Eldorado Peak is the "Queen of the Cascade River" according to Fred Beckey. Massively aloof, perched at the edge of the largest contiguous ice-sheet in the lower 48 states not connected to a volcano, the summit has a Himalayan-like splendor owing to its remoteness, position, and knife-edge summit ridge. The total climb encompasses a brutal 6800 vertical feet (before ups and downs) and can be made through one of two interesting approaches. The climb is not technically difficult, and a number of people que up each year to experience the thrill of stamping out a "just-wide-enough" path on the summit ridge and looking into the heart of the Klawatti-Inspiration-McAlister icecap. Views into Marble Creek, Dorado Needle, Forbidden Peak, Mt Buckner, Mt Logan, Johannesburg Mt and the other peaks of the Ptarmigan Traverse... It is an exhilerating summit experience, especially with the extreme alpine exposure.
Its the same directions as Forbidden Peak.... Access is by Cascade River Road at Marblemount, WA off of Washington Highway 20. Turn south at the strange 90 degree turn of the Highway in downtown Marblemount onto the paved road. The road will turn to dirt and keep going. Recent improvements on bridges in wash and slide areas are nice! Turn in and park at the large car-park and gate at 19 miles/2160 ft or so. This is the trailhead for the Eldorado Creek Approach to Eldorado Peak.
It can be difficult to locate the trail from the parking lot! In general, walk downstream about 300 meters from the edge of the parking lot until an obvious path to the right leads to the Cascade River. Cross as able on log or by wading (good luck). You are in the Eldorado Creek drainage basin! Locate a path heading back upstream for 0.2 miles which then turns left (steeply uphill) and starts the suffering.
At 4000ft or so, you'll find a talus field. Look for all climbing paths along the right edges oif these fields when in doubt. This field connects to a second larger field traversing up and right beneath a large and imposing granite arm (which turns into the Roush Creek - Eldorado Creek Ridge). Head up to small waterfalls at 5000ft and a steep muddy trail leads through the falls to something of an opening at 5400ft. NOTE: There is nowhere flat enough to camp between here and 7500ft!!!! Be advised.
Camp at 5400 ft or continue to suffer. COntinue up heather and rock slabs (slippery) until able to climb that same ridge around 6000ft or so. At 6150ft - where the ridge steepens - descend left into a class 3 gully (dirt and rock) 150ft into Roush Basin. The gully is marked by a large boulder just below the ridge crest. Do not descend the wrong gully - a number look promising - because they are down-slabby and nasty compared to the RIGHT one.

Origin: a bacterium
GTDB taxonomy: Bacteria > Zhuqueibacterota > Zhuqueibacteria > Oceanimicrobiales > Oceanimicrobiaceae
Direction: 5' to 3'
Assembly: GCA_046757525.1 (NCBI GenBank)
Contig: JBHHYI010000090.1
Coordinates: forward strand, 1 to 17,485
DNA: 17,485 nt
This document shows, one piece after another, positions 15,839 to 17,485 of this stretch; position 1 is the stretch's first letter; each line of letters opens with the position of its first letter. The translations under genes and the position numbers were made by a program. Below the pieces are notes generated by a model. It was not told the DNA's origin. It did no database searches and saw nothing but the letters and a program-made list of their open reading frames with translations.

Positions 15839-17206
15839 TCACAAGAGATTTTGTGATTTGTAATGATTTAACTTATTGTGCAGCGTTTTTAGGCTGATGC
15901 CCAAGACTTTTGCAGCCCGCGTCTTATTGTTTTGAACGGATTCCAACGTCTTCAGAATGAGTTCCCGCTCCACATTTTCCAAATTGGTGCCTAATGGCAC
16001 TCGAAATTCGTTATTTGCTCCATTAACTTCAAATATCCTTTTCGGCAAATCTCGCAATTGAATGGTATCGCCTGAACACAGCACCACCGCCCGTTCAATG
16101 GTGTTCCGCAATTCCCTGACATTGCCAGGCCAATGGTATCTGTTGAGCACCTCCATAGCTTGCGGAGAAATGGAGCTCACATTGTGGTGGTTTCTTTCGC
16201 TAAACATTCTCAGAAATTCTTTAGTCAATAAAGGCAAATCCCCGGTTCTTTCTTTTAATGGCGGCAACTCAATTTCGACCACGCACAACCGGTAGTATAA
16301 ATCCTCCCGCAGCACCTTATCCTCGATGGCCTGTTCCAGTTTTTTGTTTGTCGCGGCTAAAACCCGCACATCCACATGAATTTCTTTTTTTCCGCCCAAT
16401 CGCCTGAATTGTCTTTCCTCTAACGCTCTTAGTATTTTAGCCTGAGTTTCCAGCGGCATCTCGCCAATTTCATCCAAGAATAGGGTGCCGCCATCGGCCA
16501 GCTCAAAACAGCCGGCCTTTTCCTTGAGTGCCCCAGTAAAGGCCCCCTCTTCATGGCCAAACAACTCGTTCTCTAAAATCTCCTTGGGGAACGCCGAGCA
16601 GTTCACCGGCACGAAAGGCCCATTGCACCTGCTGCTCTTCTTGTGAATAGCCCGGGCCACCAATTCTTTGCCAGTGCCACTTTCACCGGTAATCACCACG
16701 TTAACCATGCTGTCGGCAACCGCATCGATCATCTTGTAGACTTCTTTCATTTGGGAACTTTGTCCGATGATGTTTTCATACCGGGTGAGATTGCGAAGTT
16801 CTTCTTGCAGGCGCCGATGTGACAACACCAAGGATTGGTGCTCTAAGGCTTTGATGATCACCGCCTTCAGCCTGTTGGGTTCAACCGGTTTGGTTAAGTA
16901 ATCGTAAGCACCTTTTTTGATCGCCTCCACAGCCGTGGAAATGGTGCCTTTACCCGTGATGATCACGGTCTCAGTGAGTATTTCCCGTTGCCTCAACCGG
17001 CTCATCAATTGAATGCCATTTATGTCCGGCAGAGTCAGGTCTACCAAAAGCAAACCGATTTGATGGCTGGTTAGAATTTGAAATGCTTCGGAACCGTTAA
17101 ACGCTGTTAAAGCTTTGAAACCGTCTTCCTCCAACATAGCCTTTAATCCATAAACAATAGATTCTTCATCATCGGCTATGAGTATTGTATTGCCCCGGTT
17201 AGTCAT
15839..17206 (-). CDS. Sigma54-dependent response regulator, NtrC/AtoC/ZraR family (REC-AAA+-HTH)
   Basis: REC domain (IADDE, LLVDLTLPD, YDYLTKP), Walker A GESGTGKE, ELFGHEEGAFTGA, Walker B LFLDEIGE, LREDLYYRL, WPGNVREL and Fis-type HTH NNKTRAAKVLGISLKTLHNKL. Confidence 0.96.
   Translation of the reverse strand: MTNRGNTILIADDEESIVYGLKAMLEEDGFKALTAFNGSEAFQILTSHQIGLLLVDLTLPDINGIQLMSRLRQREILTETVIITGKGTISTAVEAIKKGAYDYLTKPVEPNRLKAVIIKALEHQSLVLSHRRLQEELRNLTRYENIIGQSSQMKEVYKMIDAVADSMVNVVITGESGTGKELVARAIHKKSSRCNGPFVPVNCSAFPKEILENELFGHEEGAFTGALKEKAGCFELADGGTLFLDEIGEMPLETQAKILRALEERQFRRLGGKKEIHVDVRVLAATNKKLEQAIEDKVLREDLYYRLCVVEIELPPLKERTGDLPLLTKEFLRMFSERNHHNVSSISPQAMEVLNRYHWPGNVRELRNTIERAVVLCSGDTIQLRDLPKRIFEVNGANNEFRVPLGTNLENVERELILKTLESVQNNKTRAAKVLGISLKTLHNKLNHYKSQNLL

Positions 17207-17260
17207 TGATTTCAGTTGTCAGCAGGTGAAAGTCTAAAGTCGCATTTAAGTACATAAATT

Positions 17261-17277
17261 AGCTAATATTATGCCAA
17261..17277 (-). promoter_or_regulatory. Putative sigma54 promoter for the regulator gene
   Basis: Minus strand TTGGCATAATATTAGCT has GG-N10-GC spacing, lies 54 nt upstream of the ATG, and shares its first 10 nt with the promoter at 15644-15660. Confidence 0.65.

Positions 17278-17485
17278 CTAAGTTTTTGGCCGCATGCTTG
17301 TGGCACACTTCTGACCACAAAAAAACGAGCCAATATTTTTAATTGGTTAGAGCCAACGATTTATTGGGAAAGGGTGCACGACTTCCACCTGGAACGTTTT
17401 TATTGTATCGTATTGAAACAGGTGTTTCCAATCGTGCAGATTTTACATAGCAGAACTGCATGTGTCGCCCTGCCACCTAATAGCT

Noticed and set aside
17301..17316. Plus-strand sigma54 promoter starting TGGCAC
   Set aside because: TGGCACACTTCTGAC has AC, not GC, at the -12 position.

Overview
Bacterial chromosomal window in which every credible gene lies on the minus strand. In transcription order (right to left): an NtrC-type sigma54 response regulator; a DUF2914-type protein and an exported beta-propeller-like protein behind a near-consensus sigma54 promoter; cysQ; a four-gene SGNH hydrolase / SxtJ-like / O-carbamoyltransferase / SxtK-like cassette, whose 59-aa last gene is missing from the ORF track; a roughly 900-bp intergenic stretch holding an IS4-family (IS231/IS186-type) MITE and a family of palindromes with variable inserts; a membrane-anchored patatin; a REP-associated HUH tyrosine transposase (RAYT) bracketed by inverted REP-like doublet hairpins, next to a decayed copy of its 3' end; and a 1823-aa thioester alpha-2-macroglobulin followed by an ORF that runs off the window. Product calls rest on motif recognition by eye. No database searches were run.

Once in Roush Basin, the rest is merely pain. If the glacier is in any kind of poor condition, better rope up here. Contour up and left, below and around the prominent granite cliffs for about 1500 vertical feet. Then turn the corner onto the first flat saddle since too long at 7500ft. Pitch a tent melt some water and cook some grub. You have finally arrived, 7-10 hours from the parking lot. The only worse approach in the North Cascades of which I am theoretically aware is for the Picket Range! But it must be worth it...
See the Beckey Cascade Alpine Guide Volume 2 or Selected Climbs in the Cascades from which this approach is largely plagiarized.
The SIBLEY CREEK approach is another alternative. I have not done that, and will refer the reader to the same Beckey Book, or to Selected Climbs in the Cascades, Vol. 1, by Potterfield and Nelson.
Parking permit (Northwest Forest Pass) is required at $5/day or $30/year. Wilderness permits are also required but are FREE.
I have met Rangers every time i've been in the area (3 years running) and they are always nice and always ask for your permits!
Also note that while there is "open camping" as described below on the Rousch Creek rib at 5400ft and on the Inspiration / Eldorado Glacier apron at 7500ft, these are also designated WILDERNESS ZONES and have restrictions on both the number of parties and the number of persons per party (just like Boston Basin).
Get to the Marblemount Wilderness Office (Ranger Station) ASAP to secure your permit, especially on a holiday weekend!
When To Climb
The best time for this climb is JUNE-SEPTEMBER. Early travel on the glaciers is easier, later travel means there is more rock scrambling and less snow / more exposed crevasses. Check the road conditions on Cascade River Road.
At 5400 feet above the waterfalls on rock and snow and in designated sites. At 7500 feet on the saddle of the glaciers. Or both. No fees to camp.
You can go to North Cascades NP General Info for some basic info on roads and main trails, but you're not gonna find anything good about this climb or it's approach.
Call (360) 873-4500 ext. 39
or GOTO NCNP Climbing Info
This is the official climbing site. It's entertaining i guess but not very TIMELY. No web-cams that i know of... I've never actually caught a "Climbing Ranger" in the office at Mablemount.